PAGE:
associate dean (internationalisation), and deputy programme director of MBA programme, Faculty of Business
The Hong Kong Polytechnic University
Photo: Dickie Tam
Top-notch MBA programme promotes academic excellence and cultivates executive competence
Master of business administration (MBA) degrees are by and large designed to sharpen business savvy and management skills, increasing prospects for career advancement. However, people that are looking to invest in an MBA education must choose a programme with the right mix of intellectual and real-life components in order to expand their professional horizons.
Currently, Hong Kong-based institutions offer a wide array of business management programmes. One highly rated option is the MBA offered by the Faculty of Business of the Hong Kong Polytechnic University (PolyU). The business school has earned triple accreditation from the Association to Advance Collegiate Schools of Business (AACSB), the European Quality Improvement System (EQUIS) and the Association of MBAs (AMBA).
Aside from this, the programme boosts a strong academic focus but at the same time strives to be relevant to actual business scenarios and the markets. "We include plenty of case studies and explore challenging topics such as ethical marketing. Our students research Hong Kong and mainland-based companies, as well as global corporations," says Piyush Sharma, associate dean (internationalisation), and deputy programme director of MBA programme, Faculty of Business, The Hong Kong Polytechnic University.
Dr Sharma adds, "Most of our MBA students are experienced managers from various industry backgrounds. This essentially turns group discussions into excellent idea exchange opportunities."
Students are expected to hone their strategic leadership skills through teamwork. This interactive approach helps students to enhance their skills and reflect on each other's strengths and weaknesses.
The PolyU MBA programme has been structured in such a way that it covers essential business-related subjects, from marketing, accounting and organisation to finance and business research methods during the first year. In the second year, students are expected to gain more in-depth management knowledge, around the theme of leadership in the Asian context and they are required to address a significant management issue in their MBA investigative report. A wide range of electives is available for students who may choose to study general subjects or stream into different industry-specific domains.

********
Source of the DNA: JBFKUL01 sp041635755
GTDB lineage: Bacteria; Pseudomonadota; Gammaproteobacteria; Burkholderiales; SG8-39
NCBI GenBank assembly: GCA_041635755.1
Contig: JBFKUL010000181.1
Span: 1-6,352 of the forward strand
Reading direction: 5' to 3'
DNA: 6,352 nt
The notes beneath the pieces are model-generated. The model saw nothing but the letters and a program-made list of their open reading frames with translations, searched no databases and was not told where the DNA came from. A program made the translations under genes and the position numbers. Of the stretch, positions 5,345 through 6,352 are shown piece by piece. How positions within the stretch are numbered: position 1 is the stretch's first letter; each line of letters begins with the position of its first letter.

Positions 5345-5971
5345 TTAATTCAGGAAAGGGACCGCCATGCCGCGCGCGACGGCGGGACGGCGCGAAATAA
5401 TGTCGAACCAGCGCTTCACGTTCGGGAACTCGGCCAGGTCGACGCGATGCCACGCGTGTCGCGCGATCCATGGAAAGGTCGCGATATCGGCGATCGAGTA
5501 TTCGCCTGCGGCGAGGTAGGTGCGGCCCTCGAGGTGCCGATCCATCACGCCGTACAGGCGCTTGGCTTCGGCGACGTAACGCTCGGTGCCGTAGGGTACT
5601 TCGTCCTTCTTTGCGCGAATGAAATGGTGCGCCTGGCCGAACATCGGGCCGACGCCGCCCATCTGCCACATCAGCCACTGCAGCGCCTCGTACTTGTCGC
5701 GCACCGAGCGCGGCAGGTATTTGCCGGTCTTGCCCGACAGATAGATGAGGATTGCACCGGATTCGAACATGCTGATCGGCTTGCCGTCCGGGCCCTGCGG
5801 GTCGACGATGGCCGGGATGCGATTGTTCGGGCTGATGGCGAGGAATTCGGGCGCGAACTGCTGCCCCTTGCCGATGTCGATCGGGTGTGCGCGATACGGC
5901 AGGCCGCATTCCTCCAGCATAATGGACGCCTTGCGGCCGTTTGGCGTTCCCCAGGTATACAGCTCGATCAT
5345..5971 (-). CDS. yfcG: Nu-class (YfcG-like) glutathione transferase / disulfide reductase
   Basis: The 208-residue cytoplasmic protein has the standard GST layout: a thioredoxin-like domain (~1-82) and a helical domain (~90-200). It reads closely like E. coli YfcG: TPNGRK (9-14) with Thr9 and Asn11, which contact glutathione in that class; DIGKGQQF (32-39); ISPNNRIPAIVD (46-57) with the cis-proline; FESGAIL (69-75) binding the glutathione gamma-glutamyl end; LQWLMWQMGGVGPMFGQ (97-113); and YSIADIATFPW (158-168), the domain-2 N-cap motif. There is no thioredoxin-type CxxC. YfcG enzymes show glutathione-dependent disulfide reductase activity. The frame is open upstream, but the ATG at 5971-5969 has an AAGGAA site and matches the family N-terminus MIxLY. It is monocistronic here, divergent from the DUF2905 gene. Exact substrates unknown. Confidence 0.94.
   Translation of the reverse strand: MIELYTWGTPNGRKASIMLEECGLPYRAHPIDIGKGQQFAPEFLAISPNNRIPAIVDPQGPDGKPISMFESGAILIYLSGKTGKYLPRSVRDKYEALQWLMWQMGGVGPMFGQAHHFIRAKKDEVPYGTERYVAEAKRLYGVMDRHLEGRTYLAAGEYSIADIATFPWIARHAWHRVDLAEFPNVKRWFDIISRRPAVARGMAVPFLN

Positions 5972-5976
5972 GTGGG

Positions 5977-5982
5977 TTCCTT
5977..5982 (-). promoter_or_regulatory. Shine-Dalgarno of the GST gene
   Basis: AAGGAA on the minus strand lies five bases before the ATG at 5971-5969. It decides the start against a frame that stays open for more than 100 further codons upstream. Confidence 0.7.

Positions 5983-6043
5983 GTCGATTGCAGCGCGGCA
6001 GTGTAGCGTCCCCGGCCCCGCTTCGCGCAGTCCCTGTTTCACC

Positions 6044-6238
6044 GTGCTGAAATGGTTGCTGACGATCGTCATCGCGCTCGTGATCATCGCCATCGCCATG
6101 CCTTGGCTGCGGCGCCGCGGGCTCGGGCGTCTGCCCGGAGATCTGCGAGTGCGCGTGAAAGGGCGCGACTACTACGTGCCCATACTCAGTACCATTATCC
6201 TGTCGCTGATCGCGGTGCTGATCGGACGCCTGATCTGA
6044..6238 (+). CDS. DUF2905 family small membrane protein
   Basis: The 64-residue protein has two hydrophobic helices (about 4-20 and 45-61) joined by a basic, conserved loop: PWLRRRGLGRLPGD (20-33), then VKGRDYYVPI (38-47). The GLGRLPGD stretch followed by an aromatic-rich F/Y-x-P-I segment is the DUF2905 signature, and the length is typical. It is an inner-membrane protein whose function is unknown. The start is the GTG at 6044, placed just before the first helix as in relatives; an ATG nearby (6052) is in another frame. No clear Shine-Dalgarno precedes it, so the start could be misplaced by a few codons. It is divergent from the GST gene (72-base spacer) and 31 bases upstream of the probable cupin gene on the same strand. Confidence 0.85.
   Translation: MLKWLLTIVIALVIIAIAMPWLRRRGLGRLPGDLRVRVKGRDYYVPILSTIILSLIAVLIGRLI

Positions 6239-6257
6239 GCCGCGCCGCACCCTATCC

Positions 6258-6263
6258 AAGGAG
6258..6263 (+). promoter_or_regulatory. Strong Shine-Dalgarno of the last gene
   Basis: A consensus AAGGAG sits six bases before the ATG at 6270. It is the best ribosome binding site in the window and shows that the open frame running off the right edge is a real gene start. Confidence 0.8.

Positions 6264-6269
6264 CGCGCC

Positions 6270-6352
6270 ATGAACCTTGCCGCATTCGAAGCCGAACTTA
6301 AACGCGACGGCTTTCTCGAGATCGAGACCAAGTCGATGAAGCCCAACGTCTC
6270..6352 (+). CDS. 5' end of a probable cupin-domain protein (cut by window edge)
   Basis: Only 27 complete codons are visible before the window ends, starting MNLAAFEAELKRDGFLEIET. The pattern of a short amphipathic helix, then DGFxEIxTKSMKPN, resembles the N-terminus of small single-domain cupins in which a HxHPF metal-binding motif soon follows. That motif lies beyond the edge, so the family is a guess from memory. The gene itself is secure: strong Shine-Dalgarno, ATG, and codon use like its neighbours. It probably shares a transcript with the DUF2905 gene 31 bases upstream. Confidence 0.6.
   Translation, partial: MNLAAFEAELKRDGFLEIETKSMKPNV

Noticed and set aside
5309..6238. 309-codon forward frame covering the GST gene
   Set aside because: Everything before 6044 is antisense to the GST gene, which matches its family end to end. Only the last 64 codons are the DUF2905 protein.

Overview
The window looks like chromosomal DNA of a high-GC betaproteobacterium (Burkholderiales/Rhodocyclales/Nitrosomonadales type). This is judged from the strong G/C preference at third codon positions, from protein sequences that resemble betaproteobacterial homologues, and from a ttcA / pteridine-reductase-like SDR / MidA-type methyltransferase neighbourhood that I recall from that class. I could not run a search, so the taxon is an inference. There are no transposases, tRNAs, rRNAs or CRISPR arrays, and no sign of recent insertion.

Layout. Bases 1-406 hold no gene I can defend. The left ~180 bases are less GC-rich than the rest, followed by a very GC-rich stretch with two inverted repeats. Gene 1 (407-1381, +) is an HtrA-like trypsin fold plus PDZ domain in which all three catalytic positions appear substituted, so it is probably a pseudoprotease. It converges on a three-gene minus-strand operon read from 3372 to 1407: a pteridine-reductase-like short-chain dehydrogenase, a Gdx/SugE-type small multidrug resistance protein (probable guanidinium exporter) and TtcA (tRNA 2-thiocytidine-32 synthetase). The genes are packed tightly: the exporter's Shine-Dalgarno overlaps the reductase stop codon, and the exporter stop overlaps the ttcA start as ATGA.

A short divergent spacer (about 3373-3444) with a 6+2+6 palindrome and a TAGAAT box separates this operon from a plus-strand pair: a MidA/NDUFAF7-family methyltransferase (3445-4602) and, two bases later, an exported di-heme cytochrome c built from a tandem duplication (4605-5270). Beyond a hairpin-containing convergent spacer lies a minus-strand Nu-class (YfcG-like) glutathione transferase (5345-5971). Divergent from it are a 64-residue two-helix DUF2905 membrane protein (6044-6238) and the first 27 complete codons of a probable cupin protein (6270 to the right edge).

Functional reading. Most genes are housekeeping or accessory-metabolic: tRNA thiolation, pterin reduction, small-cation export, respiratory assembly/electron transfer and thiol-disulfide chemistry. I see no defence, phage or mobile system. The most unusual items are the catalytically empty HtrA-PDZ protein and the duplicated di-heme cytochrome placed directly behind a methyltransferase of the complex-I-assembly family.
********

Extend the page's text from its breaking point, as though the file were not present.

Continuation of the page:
In a bid to optimise the learning outcomes, the PolyU MBA faculty introduces new learning and research methodologies regularly. A new leadership centre is set to open soon and will provide an additional boost to students en route to senior management positions in their workplaces. Students also get the chance to network and establish solid contacts in different industries in the course of their studies, Dr Sharma points out.
Since the university regards international exposure as crucial for long-term career development, the programme immerses students in regular overseas study tours to experience different markets and operating modes. "We recently went to Bangalore, India's Silicon Valley, where we learnt about the challenges that Chinese companies face in the Indian market," he says.
In view of the increasingly affluent mainland market and proliferation of cross-border business activity, the university recently established a One China MBA system between the PolyU MBA in Hong Kong and that in mainland China.
The students in the two regions follow the same curriculum, which facilitates an uninterrupted flow of ideas. Workshops provide an additional platform for knowledge transfer. "We want our programme to be as relevant in mainland China as it is in Hong Kong, since the two markets are closely connected," Dr Sharma stresses. "Our One China policy is an important development since it gives Hong Kong managers a firm grasp of the economic environment across the border and, therefore, improves their chances to work on the mainland in future."
A prominent feature of the PolyU MBA programme is its community initiatives, and students serve as mentors to undergraduates working on social-enterprise projects. The work benefits both parties, notes Dr Sharma. "At PolyU we heed the demands of the real business world. We look at what the community and employers expect and fine-tune our programme every step of the way."
Alan Chui, president of the PolyU MBA Alumni Association, states that his MBA study and involvements in alumni affairs not only have enriched his professional life, but also boosted his personal development. "During the programme, group projects and case studies enabled us to come up with practical and creative business solutions. The interaction and collaboration with executives from various industries helped to sharpen our managerial skills and broadened our horizons," he remarks.
Continuous learning is indispensable in today's fast-evolving business landscape. The PolyU MBA Alumni Association provides an excellent platform for past students to keep abreast of management trends and market ideas, often through seminars and conferences. The association also extends its reach to benefit Hong Kong society by contributing professional managerial skills to a number of social initiatives and by encouraging students and graduates to work with non-profit organisations.
"We're talking about sustainability and corporate social responsibility for any competitive businesses today. Giving back to society and voluntary work are another facet of life-long learning and self-actualisation," Mr Chui concludes.
- MBA students sharpen skills and identify their strengths via interaction
- New management centre to boost students aspiring to senior management positions
- "One China MBA" system prepares managers to work either in Hong Kong and on the mainland
Taken from Career Times 14 January 2011, A9